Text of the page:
Being categorized and associated with a genre is something few artists enjoy. It’s often a necessary evil, determined by the record label as part of their PR to make it easier for journalists and record stores. But as the artists get tagged with a label, so do their fans. As such, it evokes a feeling of belonging, and as a fan you get protective; an unofficial list of do’s and don’ts suddenly emerges.
I, for one, have a hard time saying that I like electronic music, as I don’t enjoy EDM. I like rock, but I don’t necessarily like Aerosmith. I have a hard time listening to most hip hop, but the artists I like, I really like. And I enjoy classical music, but learned that I tend to go for “modern classical,” which is difficult to define other than it’s new. So it is tricky to talk about genres without being extremely broad.
Punk is one such genre, but it has a hardcore fan base, its own history, and while it’s filled with sub-genres, I feel that it has its basic do’s and don’ts. Growing up in the ’90s, one of the first rules was, Green Day wasn’t punk. It was pop punk, and it was important for those two genres to be separated. One was underground, raw and stood for something. You know, realness. The other was new, commercial and was playing on MTV. As a 15-year-old kid, I respected the difference – and still do.
That’s why the teenage heart in me still gets riled up when artists use punk music as means to express something creative, but take a commercial approach to the music scene. Strictly speaking, they want to be alternative, but in real life they are as commercial as any other mainstream pop act.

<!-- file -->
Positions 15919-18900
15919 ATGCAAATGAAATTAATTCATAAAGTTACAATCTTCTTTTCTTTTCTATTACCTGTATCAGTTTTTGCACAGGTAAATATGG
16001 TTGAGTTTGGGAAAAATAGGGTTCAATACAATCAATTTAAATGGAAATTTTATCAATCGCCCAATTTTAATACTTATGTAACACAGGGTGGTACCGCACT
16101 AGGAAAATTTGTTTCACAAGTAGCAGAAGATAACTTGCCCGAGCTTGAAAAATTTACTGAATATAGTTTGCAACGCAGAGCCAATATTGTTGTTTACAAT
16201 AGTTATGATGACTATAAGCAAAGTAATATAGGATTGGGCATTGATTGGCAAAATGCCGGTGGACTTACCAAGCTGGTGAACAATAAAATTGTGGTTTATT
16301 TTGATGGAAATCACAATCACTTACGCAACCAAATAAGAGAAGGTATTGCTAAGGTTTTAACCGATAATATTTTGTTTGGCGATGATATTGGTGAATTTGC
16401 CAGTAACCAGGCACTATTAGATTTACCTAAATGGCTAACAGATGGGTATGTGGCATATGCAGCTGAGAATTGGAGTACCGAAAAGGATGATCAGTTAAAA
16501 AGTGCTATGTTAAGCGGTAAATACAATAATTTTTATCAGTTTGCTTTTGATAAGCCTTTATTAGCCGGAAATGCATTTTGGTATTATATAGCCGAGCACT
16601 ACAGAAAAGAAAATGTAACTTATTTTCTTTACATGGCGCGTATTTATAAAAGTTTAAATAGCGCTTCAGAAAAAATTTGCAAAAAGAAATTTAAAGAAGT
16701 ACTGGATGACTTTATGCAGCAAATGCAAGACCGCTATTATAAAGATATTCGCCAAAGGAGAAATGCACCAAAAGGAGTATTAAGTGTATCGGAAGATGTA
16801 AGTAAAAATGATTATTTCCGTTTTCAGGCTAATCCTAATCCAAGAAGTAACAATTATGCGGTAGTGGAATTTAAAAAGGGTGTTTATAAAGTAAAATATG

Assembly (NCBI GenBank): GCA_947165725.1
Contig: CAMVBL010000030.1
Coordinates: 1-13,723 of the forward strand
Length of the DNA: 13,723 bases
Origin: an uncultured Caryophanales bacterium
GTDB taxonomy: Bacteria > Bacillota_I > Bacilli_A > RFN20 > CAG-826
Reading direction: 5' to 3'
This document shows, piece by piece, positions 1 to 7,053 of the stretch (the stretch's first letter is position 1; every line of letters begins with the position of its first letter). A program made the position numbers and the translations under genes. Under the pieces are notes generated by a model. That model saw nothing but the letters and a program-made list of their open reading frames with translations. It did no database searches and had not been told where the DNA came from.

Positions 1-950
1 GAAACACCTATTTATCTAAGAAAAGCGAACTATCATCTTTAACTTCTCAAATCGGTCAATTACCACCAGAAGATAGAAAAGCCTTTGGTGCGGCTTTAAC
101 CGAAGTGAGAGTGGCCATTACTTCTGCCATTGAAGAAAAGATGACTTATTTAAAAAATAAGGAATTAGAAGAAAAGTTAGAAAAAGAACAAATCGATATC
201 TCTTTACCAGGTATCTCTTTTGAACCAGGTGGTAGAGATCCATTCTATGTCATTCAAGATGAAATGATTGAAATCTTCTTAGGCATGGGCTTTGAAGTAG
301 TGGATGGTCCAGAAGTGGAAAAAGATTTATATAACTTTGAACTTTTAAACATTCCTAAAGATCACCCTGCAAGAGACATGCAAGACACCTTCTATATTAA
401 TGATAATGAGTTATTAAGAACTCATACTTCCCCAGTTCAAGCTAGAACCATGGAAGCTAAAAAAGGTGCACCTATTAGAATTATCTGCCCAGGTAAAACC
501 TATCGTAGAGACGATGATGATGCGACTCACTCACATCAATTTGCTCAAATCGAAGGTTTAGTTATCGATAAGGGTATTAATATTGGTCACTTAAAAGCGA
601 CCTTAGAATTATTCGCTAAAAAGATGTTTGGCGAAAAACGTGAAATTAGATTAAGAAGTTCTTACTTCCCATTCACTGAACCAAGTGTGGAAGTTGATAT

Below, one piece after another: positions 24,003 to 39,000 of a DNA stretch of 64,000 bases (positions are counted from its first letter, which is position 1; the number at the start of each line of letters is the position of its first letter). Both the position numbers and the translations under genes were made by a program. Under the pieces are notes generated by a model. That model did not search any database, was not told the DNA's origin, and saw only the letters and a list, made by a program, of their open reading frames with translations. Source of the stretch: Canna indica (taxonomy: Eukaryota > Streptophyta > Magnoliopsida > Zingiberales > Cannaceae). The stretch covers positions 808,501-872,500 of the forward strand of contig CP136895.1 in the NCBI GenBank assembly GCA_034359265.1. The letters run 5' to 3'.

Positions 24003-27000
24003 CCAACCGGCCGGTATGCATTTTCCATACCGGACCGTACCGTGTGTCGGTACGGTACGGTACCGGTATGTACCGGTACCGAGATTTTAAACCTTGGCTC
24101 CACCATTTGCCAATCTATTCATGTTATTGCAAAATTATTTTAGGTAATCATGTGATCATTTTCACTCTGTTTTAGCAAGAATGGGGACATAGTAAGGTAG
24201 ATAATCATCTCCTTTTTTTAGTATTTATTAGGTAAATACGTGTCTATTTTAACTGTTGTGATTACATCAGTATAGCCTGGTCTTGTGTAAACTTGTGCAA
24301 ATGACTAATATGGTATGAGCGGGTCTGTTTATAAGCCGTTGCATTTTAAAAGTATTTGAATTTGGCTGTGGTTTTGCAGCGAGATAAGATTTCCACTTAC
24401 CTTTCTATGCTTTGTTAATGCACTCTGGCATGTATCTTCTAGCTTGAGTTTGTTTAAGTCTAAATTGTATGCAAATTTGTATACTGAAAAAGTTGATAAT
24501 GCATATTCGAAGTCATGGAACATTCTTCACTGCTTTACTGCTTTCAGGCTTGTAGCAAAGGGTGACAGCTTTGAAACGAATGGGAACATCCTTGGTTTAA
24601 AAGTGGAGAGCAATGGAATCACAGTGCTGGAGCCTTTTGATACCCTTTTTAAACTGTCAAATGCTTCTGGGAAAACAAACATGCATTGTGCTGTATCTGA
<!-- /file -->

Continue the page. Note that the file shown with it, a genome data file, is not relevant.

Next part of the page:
Remember Good Charlotte? They’ve recently announced their comeback, with a new album and international tour. While they were never regarded as more than classic pop punk, they so desperately wanted to be the underground outsiders. On a surface level they fit right in with their tattoos, clothing and lyrics depicting the rich and famous people in ways like, “I’d like to see them spend a week, living life out on the street.” But on the other hand, their sound was based on catchy pop choruses, produced by major executives and written for rotation on MTV, and the band members seemed to hold zero creative ambitions beyond their looks. It didn’t necessarily help that one of them married television personality Nicole Richie.
I even get distressed about the UK boyband Busted re-forming, with former member Charlie Simpson. Charlie jumped ship when the super-commercial band were at their all-time high in 2005, calling it “torture,” and instead formed post-hardcore band Fightstar. The guy fought hard to shake his boyband roots and, surprisingly, he seemed successful in doing so. Ten years later, and only having released his latest Fightstar album a few weeks ago, it was announced that Charlie had reunited with Busted for a tour and album. While Busted seem to have no problem selling tickets for their 2016 venture, the question remains: Are the Fightstar fans going to accept the cold, hard truth – that Charlie wants money? I’ve never listened to Busted, and have only heard a handful of Fightstar tracks, but even I question one man’s loyalty against a bunch of post-hardcore fans who came to terms with the fact that one of the members came from a boyband.